After brief, but brilliant, success in the medical imaging field, EMI's manufacturing activities were sold off to other companies, notably Thorn (see Thorn EMI). Subsequently, development and manufacturing activities were sold off to other companies and work moved to other towns such as Crawley and Wells.
Emihus Electronics, based in Glenrothes, Scotland, was owned 51% by Hughes Aircraft, of California, US, and 49% by EMI. It manufactured integrated circuits electrolytic capacitors and, for a short period in the mid-1970s, hand-held calculators under the Gemini name.
Early in its life, the Gramophone Company established subsidiary operations in a number of other countries in the British Commonwealth, including India, Australia and New Zealand. Gramophone's (later EMI's) Australian and New Zealand subsidiaries dominated the popular music industries in those countries from the 1920s until the 1960s, when other locally owned labels (such as Festival Records) began to challenge the near monopoly of EMI. Over 150,000 78-rpm recordings from around the world are held in EMI's temperature-controlled archive in Hayes, some of which have been released on CD since 2008 by Honest Jon's Records.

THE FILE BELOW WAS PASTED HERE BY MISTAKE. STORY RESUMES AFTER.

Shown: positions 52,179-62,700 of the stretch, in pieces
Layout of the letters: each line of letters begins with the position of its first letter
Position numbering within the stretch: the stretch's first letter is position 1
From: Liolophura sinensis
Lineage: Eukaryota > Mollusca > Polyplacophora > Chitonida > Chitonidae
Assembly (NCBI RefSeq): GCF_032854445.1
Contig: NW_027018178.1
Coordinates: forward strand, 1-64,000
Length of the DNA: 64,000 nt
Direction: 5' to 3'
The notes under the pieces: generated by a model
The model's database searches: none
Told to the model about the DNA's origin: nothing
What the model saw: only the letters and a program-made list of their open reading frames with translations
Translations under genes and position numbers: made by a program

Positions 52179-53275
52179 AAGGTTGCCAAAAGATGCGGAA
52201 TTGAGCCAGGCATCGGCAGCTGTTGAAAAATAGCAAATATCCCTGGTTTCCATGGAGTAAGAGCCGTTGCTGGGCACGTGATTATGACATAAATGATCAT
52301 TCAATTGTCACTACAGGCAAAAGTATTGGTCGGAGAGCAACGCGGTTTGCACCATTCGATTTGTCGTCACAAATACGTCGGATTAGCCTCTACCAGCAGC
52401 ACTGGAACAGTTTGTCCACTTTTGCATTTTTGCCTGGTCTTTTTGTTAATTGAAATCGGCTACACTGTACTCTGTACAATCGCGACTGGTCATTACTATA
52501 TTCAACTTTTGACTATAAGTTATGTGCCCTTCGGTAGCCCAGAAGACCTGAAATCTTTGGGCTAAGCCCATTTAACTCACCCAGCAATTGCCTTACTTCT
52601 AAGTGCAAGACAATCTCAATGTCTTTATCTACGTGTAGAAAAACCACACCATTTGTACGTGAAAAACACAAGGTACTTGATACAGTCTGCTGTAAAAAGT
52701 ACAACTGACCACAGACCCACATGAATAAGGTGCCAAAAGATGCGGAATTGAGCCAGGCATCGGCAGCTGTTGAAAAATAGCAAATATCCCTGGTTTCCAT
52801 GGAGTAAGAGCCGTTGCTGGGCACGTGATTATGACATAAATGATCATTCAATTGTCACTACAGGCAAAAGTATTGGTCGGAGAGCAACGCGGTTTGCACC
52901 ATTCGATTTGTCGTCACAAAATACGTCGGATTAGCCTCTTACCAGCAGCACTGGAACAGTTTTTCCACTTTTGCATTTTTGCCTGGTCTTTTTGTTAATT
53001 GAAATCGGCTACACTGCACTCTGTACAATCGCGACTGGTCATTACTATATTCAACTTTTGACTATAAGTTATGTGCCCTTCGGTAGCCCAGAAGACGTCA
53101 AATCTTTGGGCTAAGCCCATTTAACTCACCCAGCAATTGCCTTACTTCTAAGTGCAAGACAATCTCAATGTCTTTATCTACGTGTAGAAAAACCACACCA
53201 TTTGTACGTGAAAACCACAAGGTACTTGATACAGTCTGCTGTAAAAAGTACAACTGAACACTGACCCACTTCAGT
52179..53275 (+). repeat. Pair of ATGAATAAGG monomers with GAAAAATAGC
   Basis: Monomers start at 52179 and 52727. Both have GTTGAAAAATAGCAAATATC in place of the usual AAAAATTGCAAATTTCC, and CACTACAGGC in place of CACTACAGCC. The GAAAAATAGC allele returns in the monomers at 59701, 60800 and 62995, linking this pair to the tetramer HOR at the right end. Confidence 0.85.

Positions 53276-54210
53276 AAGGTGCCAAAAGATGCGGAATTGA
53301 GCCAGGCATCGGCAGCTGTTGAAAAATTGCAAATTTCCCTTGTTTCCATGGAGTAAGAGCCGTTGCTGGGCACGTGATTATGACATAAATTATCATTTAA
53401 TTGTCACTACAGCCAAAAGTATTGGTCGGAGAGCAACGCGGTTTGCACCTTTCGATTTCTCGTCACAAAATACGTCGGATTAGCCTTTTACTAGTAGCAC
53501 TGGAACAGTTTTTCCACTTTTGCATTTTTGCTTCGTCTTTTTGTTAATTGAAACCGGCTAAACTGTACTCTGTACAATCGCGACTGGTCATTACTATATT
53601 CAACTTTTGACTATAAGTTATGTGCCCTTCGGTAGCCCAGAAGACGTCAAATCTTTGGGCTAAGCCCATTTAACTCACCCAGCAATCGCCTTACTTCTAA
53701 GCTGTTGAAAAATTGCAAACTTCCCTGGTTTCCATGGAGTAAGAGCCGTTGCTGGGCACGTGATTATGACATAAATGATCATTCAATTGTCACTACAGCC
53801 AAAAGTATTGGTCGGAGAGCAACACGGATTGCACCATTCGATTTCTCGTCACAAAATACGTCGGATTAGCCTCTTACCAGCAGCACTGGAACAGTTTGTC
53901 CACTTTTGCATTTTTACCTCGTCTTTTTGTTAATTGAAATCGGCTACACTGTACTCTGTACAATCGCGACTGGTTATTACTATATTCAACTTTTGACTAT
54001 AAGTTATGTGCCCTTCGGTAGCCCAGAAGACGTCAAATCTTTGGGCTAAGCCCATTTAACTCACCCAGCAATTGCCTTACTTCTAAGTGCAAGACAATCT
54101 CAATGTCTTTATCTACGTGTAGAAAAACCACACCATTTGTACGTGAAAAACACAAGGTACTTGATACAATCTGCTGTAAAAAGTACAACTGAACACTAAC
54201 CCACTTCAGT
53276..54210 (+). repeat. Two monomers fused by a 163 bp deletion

In 1931, the year the company was formed, it opened the legendary recording studios at Abbey Road, London. During the 1930s and 1940s, its roster of artists included Arturo Toscanini, Sir Edward Elgar, and Otto Klemperer, among many others. During this time EMI appointed its first A&R managers. These included George Martin, who later brought the Beatles into the EMI fold.
When the Gramophone Company merged with the Columbia Graphophone Company (including Columbia's subsidiary label Parlophone) in 1931, the new Anglo-American group was incorporated as Electric & Musical Industries Ltd. At this point, the Radio Corporation of America had a majority shareholding in the new company due to RCA purchasing the Victor Talking Machine Company in 1929. Victor owned 50% of the British affiliated Gramophone Company, giving RCA chairman David Sarnoff a seat on the EMI board.
However, EMI was subsequently forced to sell Columbia USA due to anti-trust action taken by its American competitors. By this time the record industry had been hit hard by the Depression and in 1934 a much-diminished Columbia USA was purchased for just US$70,500 by ARC-BRC (American Record Corporation–Brunswick Record Company), which also acquired the OKeh label.